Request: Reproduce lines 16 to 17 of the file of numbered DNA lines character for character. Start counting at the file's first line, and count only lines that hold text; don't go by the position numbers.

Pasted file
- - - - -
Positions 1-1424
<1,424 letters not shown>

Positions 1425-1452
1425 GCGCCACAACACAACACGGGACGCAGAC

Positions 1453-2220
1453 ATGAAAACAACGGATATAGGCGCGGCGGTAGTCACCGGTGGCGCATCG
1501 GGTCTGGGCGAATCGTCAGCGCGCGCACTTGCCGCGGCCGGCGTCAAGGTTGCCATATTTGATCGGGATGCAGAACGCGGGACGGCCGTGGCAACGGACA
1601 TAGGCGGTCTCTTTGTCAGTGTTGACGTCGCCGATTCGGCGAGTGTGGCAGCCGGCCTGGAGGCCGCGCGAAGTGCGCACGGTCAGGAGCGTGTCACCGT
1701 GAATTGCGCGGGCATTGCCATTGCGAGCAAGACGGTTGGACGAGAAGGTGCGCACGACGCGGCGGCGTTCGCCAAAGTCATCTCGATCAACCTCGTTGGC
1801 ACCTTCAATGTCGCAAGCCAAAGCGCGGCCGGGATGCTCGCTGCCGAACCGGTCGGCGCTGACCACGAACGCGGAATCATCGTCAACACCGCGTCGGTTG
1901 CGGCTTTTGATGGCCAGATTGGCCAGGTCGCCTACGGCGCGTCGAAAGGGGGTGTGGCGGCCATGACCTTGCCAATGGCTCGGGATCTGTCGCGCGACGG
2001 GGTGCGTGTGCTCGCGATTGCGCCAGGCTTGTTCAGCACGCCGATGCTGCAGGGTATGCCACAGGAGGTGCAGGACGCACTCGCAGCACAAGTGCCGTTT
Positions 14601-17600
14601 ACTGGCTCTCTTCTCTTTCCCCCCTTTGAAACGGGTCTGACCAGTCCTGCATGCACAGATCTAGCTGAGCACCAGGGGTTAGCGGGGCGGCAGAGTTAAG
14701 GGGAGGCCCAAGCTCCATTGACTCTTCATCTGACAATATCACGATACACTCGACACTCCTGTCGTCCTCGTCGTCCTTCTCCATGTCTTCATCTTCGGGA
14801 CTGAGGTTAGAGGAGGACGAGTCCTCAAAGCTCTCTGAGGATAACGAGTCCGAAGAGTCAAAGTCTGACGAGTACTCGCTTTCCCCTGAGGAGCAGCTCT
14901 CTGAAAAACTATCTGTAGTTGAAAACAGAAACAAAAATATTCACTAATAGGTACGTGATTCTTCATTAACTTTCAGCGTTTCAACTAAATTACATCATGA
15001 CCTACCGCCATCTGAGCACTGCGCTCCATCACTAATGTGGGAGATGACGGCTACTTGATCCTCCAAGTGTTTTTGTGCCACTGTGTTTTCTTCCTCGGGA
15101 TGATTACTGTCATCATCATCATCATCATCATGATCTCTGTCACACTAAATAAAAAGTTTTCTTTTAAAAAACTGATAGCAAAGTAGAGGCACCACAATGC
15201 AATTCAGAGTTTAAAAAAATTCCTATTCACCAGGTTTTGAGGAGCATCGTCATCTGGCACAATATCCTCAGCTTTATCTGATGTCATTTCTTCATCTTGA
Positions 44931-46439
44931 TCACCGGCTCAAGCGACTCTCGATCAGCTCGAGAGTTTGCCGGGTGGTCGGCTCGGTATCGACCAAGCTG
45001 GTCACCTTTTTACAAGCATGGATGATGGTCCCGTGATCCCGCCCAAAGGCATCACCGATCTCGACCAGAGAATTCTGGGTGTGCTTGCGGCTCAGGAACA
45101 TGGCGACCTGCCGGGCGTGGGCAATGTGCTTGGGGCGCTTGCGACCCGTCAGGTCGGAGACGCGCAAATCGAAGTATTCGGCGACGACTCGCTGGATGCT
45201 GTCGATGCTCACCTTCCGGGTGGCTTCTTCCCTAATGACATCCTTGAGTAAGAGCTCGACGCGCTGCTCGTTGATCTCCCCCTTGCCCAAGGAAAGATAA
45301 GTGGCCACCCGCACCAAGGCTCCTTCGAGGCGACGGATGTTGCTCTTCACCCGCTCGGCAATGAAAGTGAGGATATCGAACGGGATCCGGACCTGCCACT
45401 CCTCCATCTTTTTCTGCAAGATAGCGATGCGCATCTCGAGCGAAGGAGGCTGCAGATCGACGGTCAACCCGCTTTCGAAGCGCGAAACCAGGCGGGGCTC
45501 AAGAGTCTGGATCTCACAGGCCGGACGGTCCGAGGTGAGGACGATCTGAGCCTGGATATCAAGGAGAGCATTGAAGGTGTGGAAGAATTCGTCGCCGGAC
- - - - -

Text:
14801 CTGAGGTTAGAGGAGGACGAGTCCTCAAAGCTCTCTGAGGATAACGAGTCCGAAGAGTCAAAGTCTGACGAGTACTCGCTTTCCCCTGAGGAGCAGCTCT
14901 CTGAAAAACTATCTGTAGTTGAAAACAGAAACAAAAATATTCACTAATAGGTACGTGATTCTTCATTAACTTTCAGCGTTTCAACTAAATTACATCATGA